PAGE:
This bread is amazing. It’s incredibly pillowy, soft, with a rich golden exterior, and which is most important – it stays unbelievably fresh for days! Provided you can keep it for that long (well, we can’t!) LOL And what makes it even better – it doesn’t have tons of butter involved like, say, in brioche.
It is really easy to make and the secret to its good storing qualities and great taste is a way where part of flour is cooked with some liquid (tangzhong method). This method came from Japan and nowadays is very poplar in other Asian countries. The full name of the bread is Hokkaido milk bread.
It is reasonably sweet, I’d say it’s good for sandwiches, toasts or French toasts and bread puddings. But for me it’s just great on its own, I can never resist but munch a whole quarter of it every time I make it. No regrets at all! LOL
As for the powdered/ dried milk part, since this ingredient is not very common these days, I don’t recommend omitting it. That tiny bit adds an extra milky flavour and boosts the bread’s taste. Unfortunately, there’s no substitution to it. Adding regular milk will upset the formula. Although, the water in tangzhong can be substituted for milk for added milkiness.
For me it takes 4 – 4.5 hrs to make this bread from scratch.
The recipe makes 1 ~23 oz/ 650 g loaf.
- 1/3 c + 1 T + 1 t/ 3.33 oz/ 100 ml still mineral water
- 2 T + 1 t/ 20 g all-purpose flour
In a small saucepan, add both the ingredients, set the pan over medium heat and, stirring continuously with a balloon whisk, let the mixture thicken up and reach 150ºF/ 65ºC (I personally do never check the temperature with a thermometer. As soon as the mixture thickens up, I let it warm up for another 10 – 15 seconds, stirring constantly). Remove from the heat and leet it cool briefly.
- all of the tangzhong
- ½ c/ 4 oz/ 120 ml milk
- 1 egg
- 1½ t/ 5 g active dry yeast or 4 ¾ t/.5 oz/ 15 g fresh yeast
- 2½ c/ 11.7 oz/ 350 g all-purpose flour
- ¼ + 1 T/ 2 oz/ 60 g white sugar
- 10 g/ 1 T powdered milk
- 1 oz/ 30 g unsalted butter, chopped, softened
- 1 t salt
In a bowl of a stand mixer, add the tangzhong, milk and egg. Using a paddle attachment, combine the mixture on low speed until incorporated. Add in the yeast and let it dissolve.
Meanwhile, weigh the remaining ingredients and place them in separate bowls of suitable size. The flour, sugar and powdered milk may be added to the same bowl (the photo below shows the ingredients before combining the wet ingredients).
After the wet ingredients and yeast are incorporated, add the dry ingredients in (except for the salt!). Knead them into a soft and slightly tacky dough on medium-low speed, then continue kneading for 10 – 15 minutes, until elastic and smooth. Stop the mixer from time to time to push the dough from the attachment down back into the bowl.
If kneading by hand, follow the same sequence as above. Knead the dough intensively for 20 – 25 minutes.
Gradually add the butter to dough and knead for another 3 – 5 minutes, until the butter is absorbed (5 – 7 minutes by hand), then finally add in the salt and knead for couple more minutes. The dough should be smooth, soft, a little tacky and shiny.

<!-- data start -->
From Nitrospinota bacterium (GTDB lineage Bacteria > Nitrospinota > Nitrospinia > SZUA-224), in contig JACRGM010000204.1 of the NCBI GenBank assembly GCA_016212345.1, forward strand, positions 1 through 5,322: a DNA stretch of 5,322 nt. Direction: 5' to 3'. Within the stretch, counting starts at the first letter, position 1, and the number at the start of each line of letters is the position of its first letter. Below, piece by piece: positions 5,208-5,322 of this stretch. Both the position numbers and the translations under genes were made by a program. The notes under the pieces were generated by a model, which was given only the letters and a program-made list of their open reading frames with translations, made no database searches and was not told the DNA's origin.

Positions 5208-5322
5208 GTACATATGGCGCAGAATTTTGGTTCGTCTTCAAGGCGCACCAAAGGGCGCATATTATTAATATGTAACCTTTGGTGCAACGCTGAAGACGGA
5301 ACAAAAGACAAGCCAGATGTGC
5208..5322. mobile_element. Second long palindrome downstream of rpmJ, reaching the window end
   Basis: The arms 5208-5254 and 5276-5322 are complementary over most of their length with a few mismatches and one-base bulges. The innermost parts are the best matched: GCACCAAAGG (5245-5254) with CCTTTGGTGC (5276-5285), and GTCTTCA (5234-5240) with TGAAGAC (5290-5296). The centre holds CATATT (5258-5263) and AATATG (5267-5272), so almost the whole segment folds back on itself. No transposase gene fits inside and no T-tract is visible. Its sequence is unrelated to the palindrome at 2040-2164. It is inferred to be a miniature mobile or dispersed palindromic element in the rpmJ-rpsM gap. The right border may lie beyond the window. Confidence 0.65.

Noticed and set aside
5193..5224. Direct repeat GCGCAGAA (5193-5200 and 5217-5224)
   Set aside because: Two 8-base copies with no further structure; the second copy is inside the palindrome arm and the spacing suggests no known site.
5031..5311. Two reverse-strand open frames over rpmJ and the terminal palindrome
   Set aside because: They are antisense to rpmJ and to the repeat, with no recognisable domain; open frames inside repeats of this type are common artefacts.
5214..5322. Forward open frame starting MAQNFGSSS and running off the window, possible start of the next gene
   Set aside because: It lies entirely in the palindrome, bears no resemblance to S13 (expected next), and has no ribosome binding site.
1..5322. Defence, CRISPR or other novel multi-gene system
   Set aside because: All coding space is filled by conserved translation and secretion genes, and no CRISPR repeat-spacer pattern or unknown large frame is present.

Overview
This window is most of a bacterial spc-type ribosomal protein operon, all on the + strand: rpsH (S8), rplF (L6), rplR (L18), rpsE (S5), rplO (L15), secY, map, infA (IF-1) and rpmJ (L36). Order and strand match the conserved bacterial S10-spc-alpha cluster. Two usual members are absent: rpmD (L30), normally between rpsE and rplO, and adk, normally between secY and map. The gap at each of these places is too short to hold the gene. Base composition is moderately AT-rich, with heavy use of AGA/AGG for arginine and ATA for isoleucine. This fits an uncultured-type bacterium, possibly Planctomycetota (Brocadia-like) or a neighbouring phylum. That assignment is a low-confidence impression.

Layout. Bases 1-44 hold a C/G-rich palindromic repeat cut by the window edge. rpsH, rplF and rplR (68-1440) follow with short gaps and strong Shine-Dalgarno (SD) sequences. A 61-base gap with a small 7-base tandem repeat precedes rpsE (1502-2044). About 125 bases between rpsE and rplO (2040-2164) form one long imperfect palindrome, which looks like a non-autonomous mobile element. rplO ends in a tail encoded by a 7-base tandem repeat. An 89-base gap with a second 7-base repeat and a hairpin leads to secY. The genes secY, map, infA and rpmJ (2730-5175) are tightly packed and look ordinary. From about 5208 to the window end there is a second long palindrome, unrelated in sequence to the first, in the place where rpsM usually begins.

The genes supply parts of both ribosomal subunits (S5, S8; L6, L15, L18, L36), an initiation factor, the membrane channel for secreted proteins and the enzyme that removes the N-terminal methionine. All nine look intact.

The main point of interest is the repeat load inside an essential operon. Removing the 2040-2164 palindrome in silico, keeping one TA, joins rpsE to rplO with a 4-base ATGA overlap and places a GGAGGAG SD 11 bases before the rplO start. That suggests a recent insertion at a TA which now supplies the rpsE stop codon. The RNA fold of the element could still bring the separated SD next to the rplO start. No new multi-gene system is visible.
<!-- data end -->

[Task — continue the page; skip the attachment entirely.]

Lightly grease a large bowl with oil. Roll the dough into a ball and place in the bowl seam side down. Cover the bowl with cling film and leave to proof at rom temperature for 1.5 – 2 hrs, or until doubled in size.
Line the base of a 5×9″/ 13×25 cm rectangular loaf pan with parchment paper.
Punch the dough down and release as many air bubbles as possible. Weigh the dough and divide it into 4 equal parts (6.24 – 6.28 oz/ 177 – 178 g each). It’s really handy to cut the dough with a scissors. Working with one part of dough, keep the rest in a bowl covered with cling film. Each of the steps should be applied to each piece of dough in chronological order, e.g., after shaping the dough balls, continue working first with the one that was shaped first.
Bring the dough ends to the centre and pinch well to seal.
Lightly dust the working surface and rolling pin with flour. Flatten the first dough ball into a disk and roll it out into a long oval shape. When rolling, any remaining air bubbles should pop. It is very important to release as many bubbles as one can, otherwise the baked bread will have large voids in its’ crumb (see the photo with a slice). Fold each one of the long sides to the centre (like a business letter). Roll the dough out again into a relatively even rectangle shape (the sort side should be about the same length as the shortest side of the pan, mine was 3.9 – 4.7″/ 10 – 12 cm). Roll the dough up into a log, then place it into the pan seam side down. Repeat with the remaining dough pieces.
Cover the pan with cling film and leave to proof at room temperature for 1.5 – 2 hrs. This times are just guides. It is better to check the readiness of the dough after 1.5 hrs from the time you left it to proof. Lightly press your finger on the surface, if it springs back immediately, leave it to proof for a little longer and check back on it after 10 min. If the dough is soft and the indention is there for a few seconds and then it smooths out – the bread is ready to be baked.
After 1.5 hrs from the start of the final proof, preheat the oven to 355ºF/ 180ºC. Make the glaze:
- 1 small egg
- 1 T milk
Put both ingredients in a small bowl and lightly beat them. Just before putting the bread in the oven, brush it with the egg wash.
Bake in the hot oven for ~30 min. After 15 min. in baking, reduce the oven temperature to 320ºF/ 160ºC. If at any point the top starts to brown too much, loosely cover the pan with aluminum foil and continue baking as usual. Remove the pan from the oven, take out the bread and let it cool on a wire rack at least for 30 min.
Store the loaf in a plastic bag. I’ve tried to experiment and store it as long as I could. I made it 1 week in the fridge)) One week later it still was soft and fresh.